6. Do you sew for your own family or for sale? What do you prefer more, sewing or pattern design, and why?
I love sewing for my daughters, particularly my youngest, who is still enthusiastic about everything I make for her! I like sewing and pattern design equally. I really love sewing with knits because I like their drape and ease of wear, though wovens are fun to work with because of the larger variety of prints.
7. Have you learned anything from feedback from customers that you would like to share with other designers or wanna-be designers?
My clothing patterns are new, but with my past tutorials I know that customers appreciate that they're accurate, thorough, and well-designed. For newbies: Be prepared to be detail-oriented. There's no "quick entry" into the PDF design business....and free advice goes only so far. You'll have to either take a class or set aside time and study on your own. Without an accurate, nicely presented product, customers won't return! Also, if there's something you just aren't "good enough" at yet, don't hesitate to hire it out the first few times. When you're done, make sure your final product is tested, and then give it to someone else to proofread. It's hard to catch everything yourself, and testers are often too busy "testing" to catch all of your typos or other silly mistakes.
8. Best time and place to design?
I work from 8:30 to 2:30 during the week while my girls are in school, but as a new PDF launch deadline approaches, I also work on weekends and evenings for a couple of weeks. I do try to keep those times mostly free for my family otherwise. During the summer I work from 8-12 daily and then mostly take the afternoons off with my girls. I have a sewing "studio" in the finished portion of our basement, but I don't have an office there - I'm currently using my laptop on my dining room table, lol!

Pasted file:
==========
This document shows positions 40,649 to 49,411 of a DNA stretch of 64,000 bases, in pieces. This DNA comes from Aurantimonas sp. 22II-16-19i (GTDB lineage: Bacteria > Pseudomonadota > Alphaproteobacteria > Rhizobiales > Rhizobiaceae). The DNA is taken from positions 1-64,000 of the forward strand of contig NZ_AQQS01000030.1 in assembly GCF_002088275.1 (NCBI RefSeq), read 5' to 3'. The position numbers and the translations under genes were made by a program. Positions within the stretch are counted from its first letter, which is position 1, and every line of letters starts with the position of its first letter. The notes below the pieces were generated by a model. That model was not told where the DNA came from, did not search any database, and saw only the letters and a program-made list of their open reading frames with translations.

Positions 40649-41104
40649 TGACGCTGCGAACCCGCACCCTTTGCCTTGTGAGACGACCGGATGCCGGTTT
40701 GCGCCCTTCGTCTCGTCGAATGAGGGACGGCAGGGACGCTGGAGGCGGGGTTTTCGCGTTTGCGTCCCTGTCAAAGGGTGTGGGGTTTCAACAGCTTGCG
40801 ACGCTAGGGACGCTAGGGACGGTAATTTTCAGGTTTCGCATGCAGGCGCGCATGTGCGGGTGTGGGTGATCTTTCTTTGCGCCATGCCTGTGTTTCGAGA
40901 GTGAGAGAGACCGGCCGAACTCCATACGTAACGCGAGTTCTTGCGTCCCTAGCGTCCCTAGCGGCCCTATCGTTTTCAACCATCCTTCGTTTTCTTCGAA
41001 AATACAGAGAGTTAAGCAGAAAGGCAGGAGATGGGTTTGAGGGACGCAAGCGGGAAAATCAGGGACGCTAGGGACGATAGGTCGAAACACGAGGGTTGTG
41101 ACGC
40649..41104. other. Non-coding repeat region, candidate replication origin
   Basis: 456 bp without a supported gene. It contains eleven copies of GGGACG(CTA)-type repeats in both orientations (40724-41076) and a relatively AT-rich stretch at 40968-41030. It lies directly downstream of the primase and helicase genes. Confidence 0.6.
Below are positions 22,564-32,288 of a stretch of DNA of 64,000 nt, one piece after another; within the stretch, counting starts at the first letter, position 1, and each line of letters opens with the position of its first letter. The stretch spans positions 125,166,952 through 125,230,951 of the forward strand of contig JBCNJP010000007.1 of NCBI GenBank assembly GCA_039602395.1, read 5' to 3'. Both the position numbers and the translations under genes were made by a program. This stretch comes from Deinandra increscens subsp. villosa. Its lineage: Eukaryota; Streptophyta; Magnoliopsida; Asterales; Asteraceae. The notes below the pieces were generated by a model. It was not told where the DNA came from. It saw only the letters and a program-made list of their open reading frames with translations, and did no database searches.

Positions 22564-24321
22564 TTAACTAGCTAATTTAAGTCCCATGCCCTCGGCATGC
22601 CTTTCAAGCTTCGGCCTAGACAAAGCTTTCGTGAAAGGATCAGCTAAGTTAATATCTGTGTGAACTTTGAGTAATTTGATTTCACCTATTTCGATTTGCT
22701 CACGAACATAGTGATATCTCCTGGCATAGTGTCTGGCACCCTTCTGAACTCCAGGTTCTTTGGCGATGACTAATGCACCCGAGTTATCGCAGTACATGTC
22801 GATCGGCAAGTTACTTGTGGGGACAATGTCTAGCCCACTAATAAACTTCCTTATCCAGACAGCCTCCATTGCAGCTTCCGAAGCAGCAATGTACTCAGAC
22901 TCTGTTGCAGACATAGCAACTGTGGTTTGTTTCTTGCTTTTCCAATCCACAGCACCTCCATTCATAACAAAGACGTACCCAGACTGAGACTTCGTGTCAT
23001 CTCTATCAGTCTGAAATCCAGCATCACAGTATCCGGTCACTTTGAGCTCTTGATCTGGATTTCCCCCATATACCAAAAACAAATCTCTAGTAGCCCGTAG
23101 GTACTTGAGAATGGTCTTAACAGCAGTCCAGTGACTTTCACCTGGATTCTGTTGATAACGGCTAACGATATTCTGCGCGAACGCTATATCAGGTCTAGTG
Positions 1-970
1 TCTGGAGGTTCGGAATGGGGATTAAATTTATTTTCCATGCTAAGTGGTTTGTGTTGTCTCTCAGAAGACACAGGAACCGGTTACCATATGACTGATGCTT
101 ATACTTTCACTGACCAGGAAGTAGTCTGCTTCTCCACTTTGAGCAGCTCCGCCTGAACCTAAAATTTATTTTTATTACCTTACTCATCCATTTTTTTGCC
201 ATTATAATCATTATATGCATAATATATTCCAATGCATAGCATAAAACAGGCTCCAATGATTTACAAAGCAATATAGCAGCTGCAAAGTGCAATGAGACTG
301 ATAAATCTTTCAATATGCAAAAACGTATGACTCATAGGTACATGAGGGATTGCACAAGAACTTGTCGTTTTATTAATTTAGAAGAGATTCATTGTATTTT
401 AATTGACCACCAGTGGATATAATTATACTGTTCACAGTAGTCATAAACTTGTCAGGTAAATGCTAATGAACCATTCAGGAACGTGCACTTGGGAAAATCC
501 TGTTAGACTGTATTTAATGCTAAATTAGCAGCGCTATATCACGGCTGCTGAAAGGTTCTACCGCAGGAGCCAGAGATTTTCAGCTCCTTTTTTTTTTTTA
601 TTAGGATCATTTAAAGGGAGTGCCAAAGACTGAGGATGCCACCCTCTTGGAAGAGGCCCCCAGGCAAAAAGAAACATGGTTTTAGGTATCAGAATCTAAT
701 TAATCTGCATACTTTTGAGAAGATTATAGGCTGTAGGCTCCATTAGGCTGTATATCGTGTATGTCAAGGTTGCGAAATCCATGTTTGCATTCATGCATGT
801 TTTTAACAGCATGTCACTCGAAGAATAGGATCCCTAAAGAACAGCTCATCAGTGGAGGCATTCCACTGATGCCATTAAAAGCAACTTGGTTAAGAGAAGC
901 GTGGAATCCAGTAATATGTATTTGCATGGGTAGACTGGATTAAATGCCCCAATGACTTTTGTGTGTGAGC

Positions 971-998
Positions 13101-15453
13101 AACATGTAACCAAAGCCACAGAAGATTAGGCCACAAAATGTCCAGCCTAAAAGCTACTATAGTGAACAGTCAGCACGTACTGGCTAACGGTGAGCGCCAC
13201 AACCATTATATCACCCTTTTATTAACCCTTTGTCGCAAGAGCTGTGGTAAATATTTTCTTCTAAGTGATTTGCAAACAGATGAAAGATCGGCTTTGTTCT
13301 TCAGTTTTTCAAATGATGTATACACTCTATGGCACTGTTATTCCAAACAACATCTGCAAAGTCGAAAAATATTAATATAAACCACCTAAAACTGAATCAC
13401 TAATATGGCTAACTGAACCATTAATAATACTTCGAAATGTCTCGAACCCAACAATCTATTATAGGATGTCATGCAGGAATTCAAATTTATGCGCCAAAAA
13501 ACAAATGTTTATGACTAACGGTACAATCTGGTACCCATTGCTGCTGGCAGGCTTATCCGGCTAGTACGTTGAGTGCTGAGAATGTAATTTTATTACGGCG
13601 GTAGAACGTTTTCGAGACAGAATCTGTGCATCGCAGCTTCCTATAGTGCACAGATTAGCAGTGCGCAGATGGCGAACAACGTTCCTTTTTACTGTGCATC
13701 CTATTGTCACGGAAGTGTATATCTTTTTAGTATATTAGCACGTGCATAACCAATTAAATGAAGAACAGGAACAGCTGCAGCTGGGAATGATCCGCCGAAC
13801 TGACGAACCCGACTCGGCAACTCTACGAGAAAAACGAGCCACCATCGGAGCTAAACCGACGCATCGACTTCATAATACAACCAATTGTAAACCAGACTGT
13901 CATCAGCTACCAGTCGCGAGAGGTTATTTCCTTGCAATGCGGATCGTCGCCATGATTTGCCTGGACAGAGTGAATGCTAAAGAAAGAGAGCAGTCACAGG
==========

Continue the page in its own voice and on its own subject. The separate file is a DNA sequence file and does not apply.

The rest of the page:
9. Favorite fabric of all time?
Wow, I'm not sure; my tastes change so much. I'm always drawn to a bright print, though, and I have a "thing" for paisley!
10. Favorite thing to do for fun?
I like dyeing fabric, quilting, and photography. I loved knitting but haven't had the time lately. The solids used in models' samples are all dyed by me, to coordinate with the prints....I like mixing colors and working with different color palettes. I guess you can say that color makes me smile! To relax and "stay young," I do yoga and pilates, and even do some running and weight training. A healthier body promotes a clearer head, at least for me!
Note from Kathy: I tested both the leggings and top patterns. I made my oldest girl a long sleeve top and long leggings and my little girl a short sleeve ruffle top and capris. These patterns are EXTREMELY well done. I highly recommend them for anyone new to knits. Deanna spent a long time writing many tutorials for how to hem knits, how to choose fabrics, which stitches to use to sew, and more. They are must-haves for anyone new to knits or not feeling comfortable with knit fabrics and sewing. You will get a ton of use out of them. I promise!
There are so many wonderful new pattern designers on the horizon. I hope you enjoyed reading about one new designer. Next week, look for an interview with Sara Beth of Molly Blossom Design.